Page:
• Jack Ramsey, Lynnwood Mortgage, for the beach house and creative finance

I’m sure, by the time we’re all moved in and back to work, there will be many more!

Finally, a few more words about Camano Island itself. One of the hardest parts of this whole process has been finding the right combination of physical environment, proximity to water, affordability, ineffable “flavor,” ambient culture, and tolerable weather. We were initially convinced that Bellingham offered the right balance (that’s why we landed there), but nothing affordable was even remotely close to water — a problem that plagued us in many other areas as well. Whidbey Island, while close to Camano and similar in many ways, is home to a Naval Air Station; although upscale and pleasant compared to most military installations, this renders much of the island a bit less laid-back. Some islands, like the San Juans, are stunningly beautiful but too remote to be practical; other places, like Bainbridge Island and Port Townsend, have long since been “discovered” and cost way too much. And we had no trouble finding areas that are affordable, but are either too far from water or lack that energizing feeling that we require to enjoy doing what we do.

But Camano Island is playful and relaxed, imbued with a feeling of community and located in the “banana belt” imposed by the Olympic Mountains’ rain shadow. The year-round population is about 10,000, climbing during the summer from the effect of seasonal residences. But you know what is striking me most strangely… a weird sense that the goings-on of government, Chamber of Commerce, and planning boards actually make a difference. I have always lived in places so big and impersonal that there seemed no point in reading the paper or voting; what was going to happen was going to happen and wasn’t relevant anyway (or I was just passing through and didn’t care). Oddly, I feel different here… I read the weekly paper in its entirety and actually want to know where our water comes from, how the population will grow, what’s going to happen to the NOAH animal shelter, and whether or not the tiny yacht club builds a dock…

So I guess this feels like home. We’re still going to leave it as soon as the Microships are ready to sail, of course… but at last there’s a place to which we can return to build new versions, take a break, or launch a whole new technomadic venture.

Homeowner And Husband… Moi?

While we’re undergoing major change, by the way, we find ourselves on a roll. My Gen-X Brit, Lisa, is about to become Lisa Roberts… on March 23, one year from that fateful day we met via email. She found me on the web while researching “modern-day nomads” for a video project, and wrote:

Hi Steve, I’m researching people who walk, move, rotate, spin, but anyhow keep on going… I’m doing this because through exploration of mystics and sages of our times I’ve found that most of them go walkabout and some don’t stop. As a friend of mine said, every step is a stroke of the heart, and I am very interested in how people feel when they go onwards. My plan is to go with people who can tell me about their philosophies and practices, to document this while they’re on the move.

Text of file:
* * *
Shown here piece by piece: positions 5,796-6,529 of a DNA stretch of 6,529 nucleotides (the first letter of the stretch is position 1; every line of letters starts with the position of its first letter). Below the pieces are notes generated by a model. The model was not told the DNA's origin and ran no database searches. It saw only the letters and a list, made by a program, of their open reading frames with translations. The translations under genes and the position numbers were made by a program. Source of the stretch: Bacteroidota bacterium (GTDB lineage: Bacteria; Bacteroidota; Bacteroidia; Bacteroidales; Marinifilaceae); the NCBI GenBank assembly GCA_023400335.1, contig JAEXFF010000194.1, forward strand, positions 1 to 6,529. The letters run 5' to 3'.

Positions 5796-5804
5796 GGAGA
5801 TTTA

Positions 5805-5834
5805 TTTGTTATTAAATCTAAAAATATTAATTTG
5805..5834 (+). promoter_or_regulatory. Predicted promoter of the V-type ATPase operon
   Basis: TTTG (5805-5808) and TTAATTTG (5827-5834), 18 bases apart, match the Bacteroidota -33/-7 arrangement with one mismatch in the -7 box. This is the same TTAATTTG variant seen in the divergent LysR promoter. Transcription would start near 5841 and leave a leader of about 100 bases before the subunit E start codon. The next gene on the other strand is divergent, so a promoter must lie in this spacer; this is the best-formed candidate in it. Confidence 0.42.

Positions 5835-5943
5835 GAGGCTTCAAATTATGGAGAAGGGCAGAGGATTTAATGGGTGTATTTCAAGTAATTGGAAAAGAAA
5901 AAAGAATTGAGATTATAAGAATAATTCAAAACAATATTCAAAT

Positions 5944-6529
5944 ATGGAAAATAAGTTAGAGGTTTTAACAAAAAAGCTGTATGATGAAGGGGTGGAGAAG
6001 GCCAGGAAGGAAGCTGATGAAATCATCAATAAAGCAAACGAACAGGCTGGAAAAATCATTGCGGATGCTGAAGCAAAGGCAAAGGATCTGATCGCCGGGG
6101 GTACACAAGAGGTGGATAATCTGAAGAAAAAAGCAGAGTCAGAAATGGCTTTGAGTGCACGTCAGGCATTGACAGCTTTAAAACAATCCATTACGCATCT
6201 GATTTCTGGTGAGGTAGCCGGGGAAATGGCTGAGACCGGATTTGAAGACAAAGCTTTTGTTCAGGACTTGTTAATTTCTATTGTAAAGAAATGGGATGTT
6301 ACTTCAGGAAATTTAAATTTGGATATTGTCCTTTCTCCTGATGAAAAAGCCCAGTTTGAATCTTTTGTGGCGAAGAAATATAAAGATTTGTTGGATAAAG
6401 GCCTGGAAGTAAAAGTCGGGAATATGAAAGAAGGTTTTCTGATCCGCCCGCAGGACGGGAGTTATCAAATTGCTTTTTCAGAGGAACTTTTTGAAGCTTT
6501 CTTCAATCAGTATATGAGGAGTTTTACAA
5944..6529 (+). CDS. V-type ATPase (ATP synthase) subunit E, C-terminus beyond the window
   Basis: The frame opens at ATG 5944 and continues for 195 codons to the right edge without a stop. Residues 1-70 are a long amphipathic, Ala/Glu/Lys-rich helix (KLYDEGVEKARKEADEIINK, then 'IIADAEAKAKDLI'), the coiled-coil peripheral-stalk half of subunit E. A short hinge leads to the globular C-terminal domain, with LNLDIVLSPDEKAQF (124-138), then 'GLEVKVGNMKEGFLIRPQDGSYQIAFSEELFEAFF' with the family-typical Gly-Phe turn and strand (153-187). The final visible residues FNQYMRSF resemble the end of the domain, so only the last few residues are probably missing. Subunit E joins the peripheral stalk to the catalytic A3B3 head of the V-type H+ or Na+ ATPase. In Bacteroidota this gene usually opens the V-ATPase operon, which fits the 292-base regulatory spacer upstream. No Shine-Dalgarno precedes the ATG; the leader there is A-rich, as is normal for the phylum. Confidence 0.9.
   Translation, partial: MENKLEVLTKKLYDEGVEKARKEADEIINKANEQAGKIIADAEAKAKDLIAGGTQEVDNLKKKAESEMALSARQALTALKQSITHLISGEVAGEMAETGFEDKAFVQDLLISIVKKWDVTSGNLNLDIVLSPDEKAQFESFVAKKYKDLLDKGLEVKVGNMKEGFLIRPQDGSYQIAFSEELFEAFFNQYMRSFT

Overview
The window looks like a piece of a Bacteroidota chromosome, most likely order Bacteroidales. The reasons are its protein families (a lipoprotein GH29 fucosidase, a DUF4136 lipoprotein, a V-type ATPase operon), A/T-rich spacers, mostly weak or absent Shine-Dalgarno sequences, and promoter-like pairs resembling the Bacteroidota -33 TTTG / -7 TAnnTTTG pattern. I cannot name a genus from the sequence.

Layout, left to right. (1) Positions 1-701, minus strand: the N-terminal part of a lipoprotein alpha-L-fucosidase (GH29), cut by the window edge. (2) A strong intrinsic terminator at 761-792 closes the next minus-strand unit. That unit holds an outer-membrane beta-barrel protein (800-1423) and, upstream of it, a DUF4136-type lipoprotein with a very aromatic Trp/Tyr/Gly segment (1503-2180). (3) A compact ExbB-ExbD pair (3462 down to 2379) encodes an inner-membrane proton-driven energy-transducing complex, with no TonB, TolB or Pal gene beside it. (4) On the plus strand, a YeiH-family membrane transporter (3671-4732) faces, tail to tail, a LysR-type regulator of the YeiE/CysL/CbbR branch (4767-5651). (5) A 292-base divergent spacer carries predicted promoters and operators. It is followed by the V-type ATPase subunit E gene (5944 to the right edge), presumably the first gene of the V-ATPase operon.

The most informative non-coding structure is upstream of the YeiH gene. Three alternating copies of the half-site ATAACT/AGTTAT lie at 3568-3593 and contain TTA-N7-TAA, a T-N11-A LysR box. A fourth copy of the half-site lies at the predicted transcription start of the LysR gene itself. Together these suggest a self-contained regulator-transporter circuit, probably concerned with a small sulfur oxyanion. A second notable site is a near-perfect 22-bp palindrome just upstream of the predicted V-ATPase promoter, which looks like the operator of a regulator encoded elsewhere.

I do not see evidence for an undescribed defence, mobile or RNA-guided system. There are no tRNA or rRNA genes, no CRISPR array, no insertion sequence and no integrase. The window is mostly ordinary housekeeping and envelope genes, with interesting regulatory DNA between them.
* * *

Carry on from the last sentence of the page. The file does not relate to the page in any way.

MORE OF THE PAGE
So… what are you up to in the future?

Her fiendishly clever plan worked, apparently; we struck up a correspondence that escalated within days to something significant. The Net is an amazing thing… in a very abstract sense, the Geek Within perceives the ensuing 7 weeks of giddy email romance as the keyboard entry of a long, complex code that caused a lovely woman to appear in the airport, smile at me, and nestle contentedly into my life. Strange, very strange…

Media Update And News Bits

I mentioned earlier in this update that we spent two months in Bellingham — renting a house with Adam of Skagit Brewery (Steelie Brown Ale… yum), Jason of Cellophane Square (good deals on used CDs), and Courtney of Colt Construction (soccer and hockey player). I commandeered the wonderful little heated shop in the back of the garage, and holed up there with my Mac to write a couple of articles to distract me from stressing over the home-buying and contracting process <shudder>. Writing articles shouldn’t be big news, since I am, supposedly, a writer, but it has been a while.

Anyway, if you want to see a technical overview with pix and diagrams of the Microship design with emphasis on communications, watch for the April cover story in CQ VHF, a ham radio magazine focused on the world above 50 MHz (gee, it just struck me that I used to think of 50 MHz as radio in which “circuit layout is critical,” but now it’s the low end of the personal computer clock speed spectrum… weird…). I also understand that the photographer who did the cover shot (Larry Mulvehill) sold a photo of me with BEHEMOTH for the CQ Magazine calendar… I’m Mr. January, apparently. Haven’t seen it yet, but it is an amusing thought <strut, pose, flex, oops… suck in that gut…>

I’ve also just finished a more detailed technical piece focused on the four levels of on-board networking (crossbars, multidrop, Packnet, and graphic front-end), for Dr. Dobbs Journal.

We had a wonderful interview a couple weeks ago with Jean-Francois Hardy, writing for Outpost, a very cool travel magazine published in Canada. I like his other work and the mag itself, so this should be good; he’s also done a smaller piece about us for the “Dispatches” section of Outside. There’s an interview coming in Capital, which is an Italian magazine from Milan comparable to Forbes. And I recently had a telephone interview about the technomadic life on Australian Broadcasting’s Late Night Loud radio show, sharing the spotlight with Adam Sebire, a young Sydney film maker who recently produced a video on the subject.

(I’m looking forward to getting back into full-time travel so the stories can move beyond BEHEMOTH retrospectives, abstract boatbuilding and network architectures, handwaving about travel plans, and the amusing but ultimately irrelevant details of building a new lab!)

Finally, Bruce Balan has published the fifth book in his delightful Cyber.kdz series… six novels for Net-literate teen readers. This one is called In Pursuit of Picasso in which I’m pedaling BEHEMOTH around Europe and get involved with the cyber.kdz via satellite Net connection in cracking an art theft.

Cheers from the Island!